During its Monday night event, Apple announced the M3, M3 Pro, and M3 Max, boasting up to 80% faster performance over the initial M1 chip.
The new chipsets bring industry firsts in GPU dynamic caching, allowing the system to reserve resources for when they’re needed most. This new technology will provide a consistently stable experience, even during the most resource-heavy projects.
Also included in the new set of features is the mesh shading, which allows for advanced geometry processing capable of rendering complex scenes. This mesh shading points toward a heavy investment in gaming technology, especially when paired with the introduction of ray tracing for the first time in Mac hardware.
Ray tracing allows for life-like lighting and compliments 3D rendering, which now takes place even faster with the new M3 lineup. The performance upgrade is supposed to be 30% faster than the M1 chip and boasts 50% faster efficiency cores when compared to the first-generation Apple chip.
The performance doesn’t come at a power cost, either, with Apple announcing the M3 CPU performance using half the power versus the M1 chip and upwards of 1/5 the power of Intel counterparts.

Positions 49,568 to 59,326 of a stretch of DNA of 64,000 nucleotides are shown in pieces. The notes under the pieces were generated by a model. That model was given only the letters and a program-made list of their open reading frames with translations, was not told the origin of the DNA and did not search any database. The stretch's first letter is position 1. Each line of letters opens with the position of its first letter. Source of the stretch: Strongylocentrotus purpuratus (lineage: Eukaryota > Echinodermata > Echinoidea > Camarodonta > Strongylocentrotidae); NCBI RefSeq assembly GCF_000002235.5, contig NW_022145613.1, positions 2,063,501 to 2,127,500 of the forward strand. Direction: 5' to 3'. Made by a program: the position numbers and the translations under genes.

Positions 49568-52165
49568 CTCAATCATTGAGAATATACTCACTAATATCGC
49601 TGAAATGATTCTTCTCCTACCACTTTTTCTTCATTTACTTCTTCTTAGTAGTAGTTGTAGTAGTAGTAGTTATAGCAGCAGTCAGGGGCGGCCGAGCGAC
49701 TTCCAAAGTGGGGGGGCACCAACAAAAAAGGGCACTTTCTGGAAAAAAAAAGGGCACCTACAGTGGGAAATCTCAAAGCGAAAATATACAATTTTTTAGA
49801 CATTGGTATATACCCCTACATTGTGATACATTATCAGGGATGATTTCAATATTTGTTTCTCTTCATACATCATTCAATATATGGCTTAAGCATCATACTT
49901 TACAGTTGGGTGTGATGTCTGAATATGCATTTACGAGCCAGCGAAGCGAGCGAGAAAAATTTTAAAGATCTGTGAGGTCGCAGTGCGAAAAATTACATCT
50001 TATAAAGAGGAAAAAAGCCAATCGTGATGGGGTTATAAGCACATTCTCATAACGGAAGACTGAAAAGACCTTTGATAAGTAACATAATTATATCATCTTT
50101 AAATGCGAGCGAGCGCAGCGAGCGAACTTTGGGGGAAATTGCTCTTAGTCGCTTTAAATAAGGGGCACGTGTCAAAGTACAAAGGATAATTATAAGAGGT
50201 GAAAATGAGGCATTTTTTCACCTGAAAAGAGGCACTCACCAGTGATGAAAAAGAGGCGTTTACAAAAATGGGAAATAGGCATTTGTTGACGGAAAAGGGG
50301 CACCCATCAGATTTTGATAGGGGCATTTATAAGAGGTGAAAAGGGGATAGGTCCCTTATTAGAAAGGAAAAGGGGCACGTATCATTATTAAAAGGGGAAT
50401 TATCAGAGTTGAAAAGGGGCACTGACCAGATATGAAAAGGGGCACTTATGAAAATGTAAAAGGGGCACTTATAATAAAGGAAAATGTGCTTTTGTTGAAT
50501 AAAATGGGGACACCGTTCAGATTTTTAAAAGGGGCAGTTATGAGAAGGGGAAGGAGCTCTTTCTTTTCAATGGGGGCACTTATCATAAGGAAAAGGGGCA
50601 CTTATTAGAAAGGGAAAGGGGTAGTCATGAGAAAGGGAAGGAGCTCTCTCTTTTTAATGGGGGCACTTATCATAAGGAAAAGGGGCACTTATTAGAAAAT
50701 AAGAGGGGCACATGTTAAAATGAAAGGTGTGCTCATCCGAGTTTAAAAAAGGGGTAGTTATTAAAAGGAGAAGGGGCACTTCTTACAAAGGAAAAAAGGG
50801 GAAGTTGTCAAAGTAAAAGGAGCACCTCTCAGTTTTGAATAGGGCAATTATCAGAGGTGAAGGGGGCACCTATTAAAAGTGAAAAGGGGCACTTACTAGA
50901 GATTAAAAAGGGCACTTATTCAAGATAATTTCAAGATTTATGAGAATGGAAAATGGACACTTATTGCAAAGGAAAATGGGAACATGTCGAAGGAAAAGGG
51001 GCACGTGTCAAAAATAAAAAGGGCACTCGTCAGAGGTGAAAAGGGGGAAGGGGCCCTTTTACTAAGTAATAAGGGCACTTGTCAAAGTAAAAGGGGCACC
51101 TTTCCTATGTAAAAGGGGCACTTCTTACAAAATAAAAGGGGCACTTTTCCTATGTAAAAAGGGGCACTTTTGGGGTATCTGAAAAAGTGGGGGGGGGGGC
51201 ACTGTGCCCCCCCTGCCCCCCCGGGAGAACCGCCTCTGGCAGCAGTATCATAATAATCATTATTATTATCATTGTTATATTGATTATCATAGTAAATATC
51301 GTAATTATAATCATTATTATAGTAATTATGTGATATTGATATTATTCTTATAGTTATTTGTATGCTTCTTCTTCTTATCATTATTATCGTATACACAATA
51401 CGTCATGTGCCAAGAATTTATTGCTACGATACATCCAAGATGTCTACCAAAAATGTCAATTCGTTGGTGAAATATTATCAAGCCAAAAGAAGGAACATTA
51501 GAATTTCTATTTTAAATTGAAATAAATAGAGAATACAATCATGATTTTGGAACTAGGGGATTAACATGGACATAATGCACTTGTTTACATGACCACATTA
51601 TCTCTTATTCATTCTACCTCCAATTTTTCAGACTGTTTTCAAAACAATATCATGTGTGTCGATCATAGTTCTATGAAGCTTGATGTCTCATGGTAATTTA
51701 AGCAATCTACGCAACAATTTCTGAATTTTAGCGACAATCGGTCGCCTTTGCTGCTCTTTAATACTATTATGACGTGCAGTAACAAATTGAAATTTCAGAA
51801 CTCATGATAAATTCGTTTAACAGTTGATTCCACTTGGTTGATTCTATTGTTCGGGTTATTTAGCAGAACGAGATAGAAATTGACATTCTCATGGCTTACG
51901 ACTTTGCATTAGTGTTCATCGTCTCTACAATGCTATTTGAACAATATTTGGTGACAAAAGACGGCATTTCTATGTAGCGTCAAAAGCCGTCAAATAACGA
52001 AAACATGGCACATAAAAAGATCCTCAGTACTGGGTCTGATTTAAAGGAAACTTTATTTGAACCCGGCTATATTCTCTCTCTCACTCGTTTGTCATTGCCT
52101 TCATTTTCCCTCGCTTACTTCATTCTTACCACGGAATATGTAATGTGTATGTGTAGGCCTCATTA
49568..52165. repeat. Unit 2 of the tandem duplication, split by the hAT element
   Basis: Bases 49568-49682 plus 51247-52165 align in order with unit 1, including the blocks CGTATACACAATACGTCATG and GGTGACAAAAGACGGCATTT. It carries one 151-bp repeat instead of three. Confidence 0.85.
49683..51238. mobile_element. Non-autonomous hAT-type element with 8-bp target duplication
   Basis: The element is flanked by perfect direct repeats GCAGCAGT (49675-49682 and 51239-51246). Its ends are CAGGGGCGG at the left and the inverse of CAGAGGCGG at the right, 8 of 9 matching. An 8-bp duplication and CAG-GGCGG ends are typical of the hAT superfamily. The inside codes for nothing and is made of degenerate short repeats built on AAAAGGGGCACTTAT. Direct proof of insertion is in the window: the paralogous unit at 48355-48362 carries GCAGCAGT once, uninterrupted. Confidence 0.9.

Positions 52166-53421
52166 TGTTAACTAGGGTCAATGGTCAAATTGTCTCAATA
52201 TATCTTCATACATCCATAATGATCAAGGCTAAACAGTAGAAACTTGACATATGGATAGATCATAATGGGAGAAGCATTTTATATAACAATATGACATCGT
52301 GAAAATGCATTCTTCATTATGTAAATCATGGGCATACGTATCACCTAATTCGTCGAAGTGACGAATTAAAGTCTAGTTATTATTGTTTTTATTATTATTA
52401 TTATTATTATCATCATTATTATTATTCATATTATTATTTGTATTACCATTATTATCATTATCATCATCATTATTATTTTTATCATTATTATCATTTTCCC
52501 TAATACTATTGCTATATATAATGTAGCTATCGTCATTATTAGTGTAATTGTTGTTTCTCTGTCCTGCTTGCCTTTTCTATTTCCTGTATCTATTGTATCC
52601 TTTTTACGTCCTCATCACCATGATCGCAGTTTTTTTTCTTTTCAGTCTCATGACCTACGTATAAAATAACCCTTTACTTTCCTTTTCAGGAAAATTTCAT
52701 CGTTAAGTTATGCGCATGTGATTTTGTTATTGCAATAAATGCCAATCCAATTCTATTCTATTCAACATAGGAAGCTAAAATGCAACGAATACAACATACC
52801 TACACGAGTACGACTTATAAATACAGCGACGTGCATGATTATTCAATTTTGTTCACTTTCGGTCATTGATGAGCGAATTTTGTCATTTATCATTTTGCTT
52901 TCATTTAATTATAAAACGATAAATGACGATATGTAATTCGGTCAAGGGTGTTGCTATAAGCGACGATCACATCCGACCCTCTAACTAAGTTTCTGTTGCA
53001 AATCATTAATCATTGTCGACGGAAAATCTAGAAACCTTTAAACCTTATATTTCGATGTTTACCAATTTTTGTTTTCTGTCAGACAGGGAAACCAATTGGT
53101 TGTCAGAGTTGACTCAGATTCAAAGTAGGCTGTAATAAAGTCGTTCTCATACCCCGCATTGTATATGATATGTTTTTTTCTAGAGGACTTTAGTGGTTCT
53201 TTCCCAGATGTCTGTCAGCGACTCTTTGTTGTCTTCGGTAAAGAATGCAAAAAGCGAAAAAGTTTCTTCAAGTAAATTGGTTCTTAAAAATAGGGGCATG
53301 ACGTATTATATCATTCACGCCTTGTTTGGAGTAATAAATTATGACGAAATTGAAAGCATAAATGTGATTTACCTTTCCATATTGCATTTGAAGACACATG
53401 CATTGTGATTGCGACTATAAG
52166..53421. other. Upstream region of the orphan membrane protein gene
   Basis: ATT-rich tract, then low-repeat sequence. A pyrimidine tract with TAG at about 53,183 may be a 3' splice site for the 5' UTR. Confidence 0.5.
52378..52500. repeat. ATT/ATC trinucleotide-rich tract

The M3 chip brings an 8-core CPU and 10-core GPU to the table. Likewise, the M3 Pro has a 12-core CPU and 18-core GPU, while the Max features a massive 16-core CPU and 40-core GPU supporting up to 128GB of Unified Memory.
While the M3 and M3 Pro chips will be available next week, the M3 Max chips won’t hit the scene until later in November. The M3 lineup will be available for the 14-inch MacBook Pro and freshly updated 24-inch iMac.
A significant boost in performance to lure Intel-based Mac owners
The 14-inch MacBook Pro with M3 Pro chip will most likely be the most common configuration for most upgrades. This setup will run Adobe Photoshop at 40% faster speeds compared to the MacBook Pro with an M1 Pro chip.
On the extreme end of the spectrum, the M3 Max chip promises to make the most intense workflows smoother and more manageable. Apple says that dynamic system simulation in MathWorks MATLAB is 5.5x faster than the most robust Intel-based Macs.
For those who haven’t upgraded to the Apple Silicon family, you have a good reason to now, as the M3 Max model is a whopping 11x faster than Intel-based silicon. Plus, the added performance comes with the extra benefit of additional battery life instead of reduced capacity.
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